OGDEN — Former Ogden Police Chief Jon Greiner remembers when he took current interim Chief Wayne Tarwater to the funeral of Kane County sheriff's deputy Brian Harris in September 2010.
Harris was ambushed and shot without warning while following a man suspected of threatening a school custodian.
Greiner, who helped Utah get its Utah Law Enforcement Memorial at the state Capitol, had been to about 10 officer funerals over the past decade. He wanted Tarwater to see the dynamic of what a community goes through during those tragic events.
The tributes by those cities were great, Greiner recalled. But the support that the citizens of Ogden gave fallen officer Jared Francom recently — with thousands lining the streets during his funeral procession — is something Greiner said will be etched in his mind forever.
"I was truly humbled by the outpouring of our community," said the lifelong Ogden resident. "When I saw what Ogden was doing, it was very emotional."
Greiner sat down and spoke in an interview with the Deseret News Thursday about the events of the past few weeks. Francom was fatally wounded and five other members of the Weber-Morgan Narcotics Strike Force were also shot while attempting to serve a search warrant at the house of Matthew Stewart, who investigators say was growing marijuana in his basement.
When Greiner was called at home on the night of the shooting, he and Tarwater went to the hospital together. He described that night as an emotional roller coaster.
"Because we were getting information from the operating room he (Francom) was coming around, he was doing good, he would be in recovery — then things went bad," Greiner said. "We had a good hour of emotional roller coaster events happening in the (operating) room."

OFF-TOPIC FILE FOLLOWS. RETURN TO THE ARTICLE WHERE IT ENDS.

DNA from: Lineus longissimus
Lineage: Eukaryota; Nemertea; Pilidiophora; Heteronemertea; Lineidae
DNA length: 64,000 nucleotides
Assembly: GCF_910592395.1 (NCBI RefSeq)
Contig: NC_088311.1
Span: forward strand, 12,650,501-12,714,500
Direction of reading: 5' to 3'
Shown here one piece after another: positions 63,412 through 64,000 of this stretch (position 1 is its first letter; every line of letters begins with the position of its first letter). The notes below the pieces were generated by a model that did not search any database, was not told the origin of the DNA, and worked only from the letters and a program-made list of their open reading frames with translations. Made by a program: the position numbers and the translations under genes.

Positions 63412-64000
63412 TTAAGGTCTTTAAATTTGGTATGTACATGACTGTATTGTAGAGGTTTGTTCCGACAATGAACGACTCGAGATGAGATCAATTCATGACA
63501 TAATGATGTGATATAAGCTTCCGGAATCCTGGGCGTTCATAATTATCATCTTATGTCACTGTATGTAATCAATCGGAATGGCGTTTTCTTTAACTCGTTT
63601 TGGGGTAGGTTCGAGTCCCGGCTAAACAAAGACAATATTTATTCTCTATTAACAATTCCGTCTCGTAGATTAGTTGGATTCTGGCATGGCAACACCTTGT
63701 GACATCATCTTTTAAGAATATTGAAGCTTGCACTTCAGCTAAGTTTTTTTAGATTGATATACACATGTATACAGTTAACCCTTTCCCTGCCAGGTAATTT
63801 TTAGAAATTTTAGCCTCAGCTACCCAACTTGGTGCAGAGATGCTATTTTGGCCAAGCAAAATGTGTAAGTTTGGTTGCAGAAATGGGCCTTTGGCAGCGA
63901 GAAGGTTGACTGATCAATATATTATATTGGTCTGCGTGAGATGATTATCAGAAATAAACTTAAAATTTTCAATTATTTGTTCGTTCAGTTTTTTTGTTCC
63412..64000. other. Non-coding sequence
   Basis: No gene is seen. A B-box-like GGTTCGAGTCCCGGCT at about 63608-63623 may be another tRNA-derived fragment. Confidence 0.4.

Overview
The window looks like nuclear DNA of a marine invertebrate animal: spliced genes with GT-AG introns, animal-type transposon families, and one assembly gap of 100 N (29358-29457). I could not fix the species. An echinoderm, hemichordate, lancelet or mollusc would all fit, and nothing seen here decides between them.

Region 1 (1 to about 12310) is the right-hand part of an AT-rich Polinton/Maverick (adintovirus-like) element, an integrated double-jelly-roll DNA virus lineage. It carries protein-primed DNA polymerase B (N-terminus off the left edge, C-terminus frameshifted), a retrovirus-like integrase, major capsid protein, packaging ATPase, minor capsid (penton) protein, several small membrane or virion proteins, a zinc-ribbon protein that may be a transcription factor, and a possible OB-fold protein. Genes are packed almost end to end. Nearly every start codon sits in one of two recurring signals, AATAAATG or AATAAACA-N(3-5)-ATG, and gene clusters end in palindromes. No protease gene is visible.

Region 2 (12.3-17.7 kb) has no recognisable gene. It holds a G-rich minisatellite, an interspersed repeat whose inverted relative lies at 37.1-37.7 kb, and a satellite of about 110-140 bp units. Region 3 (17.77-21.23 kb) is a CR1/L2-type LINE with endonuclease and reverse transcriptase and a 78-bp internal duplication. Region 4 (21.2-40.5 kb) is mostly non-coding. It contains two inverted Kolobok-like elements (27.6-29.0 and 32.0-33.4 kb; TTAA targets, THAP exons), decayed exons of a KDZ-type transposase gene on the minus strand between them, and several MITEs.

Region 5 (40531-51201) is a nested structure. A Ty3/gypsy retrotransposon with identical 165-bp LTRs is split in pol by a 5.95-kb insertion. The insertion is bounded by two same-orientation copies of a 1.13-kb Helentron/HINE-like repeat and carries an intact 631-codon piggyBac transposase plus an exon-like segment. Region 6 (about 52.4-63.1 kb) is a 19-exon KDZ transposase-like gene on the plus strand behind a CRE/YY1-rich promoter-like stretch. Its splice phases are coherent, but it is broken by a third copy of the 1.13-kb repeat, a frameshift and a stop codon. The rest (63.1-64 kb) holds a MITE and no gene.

Search warrants like the one that was served the night of shooting are common. Greiner, who was a member of the drug task force himself for four years in the 1970s, said his former department serves those about every two to three days.
Ogden police officers are put through training scenarios exactly like the one that happened on the night of Jan. 4, he said. Members of the public have also been invited to training sessions in which they are told beforehand that they will be entering a home with a warrant, but a gunman will be waiting to ambush them.
Even with such a warning, the citizens usually suffer a 50 percent to 60 percent casualty rate during the mock drills, he said.
"We have practiced that scenario. The scenario is available in the tactical center we train in. … For it really to happen surprises me. Just mathematically it's very remote that this kind of scenario would happen," Greiner said. "It's just incredible to me that that could happen.
"I don't know why we had so many officers in such close proximity to each other."
Greiner said he has not seen any of the reports that are being prepared about the Ogden shooting and is no longer privy to much of the investigations now that he's no longer the chief.
But he doesn't believe it will change the way Ogden police do business.
"I don't think anything will change as a result of this. I think we'll do more training of this scenario at the tactical center. I think that we'll continue to do police work the way we've always done police work, we'll involve the community," he said.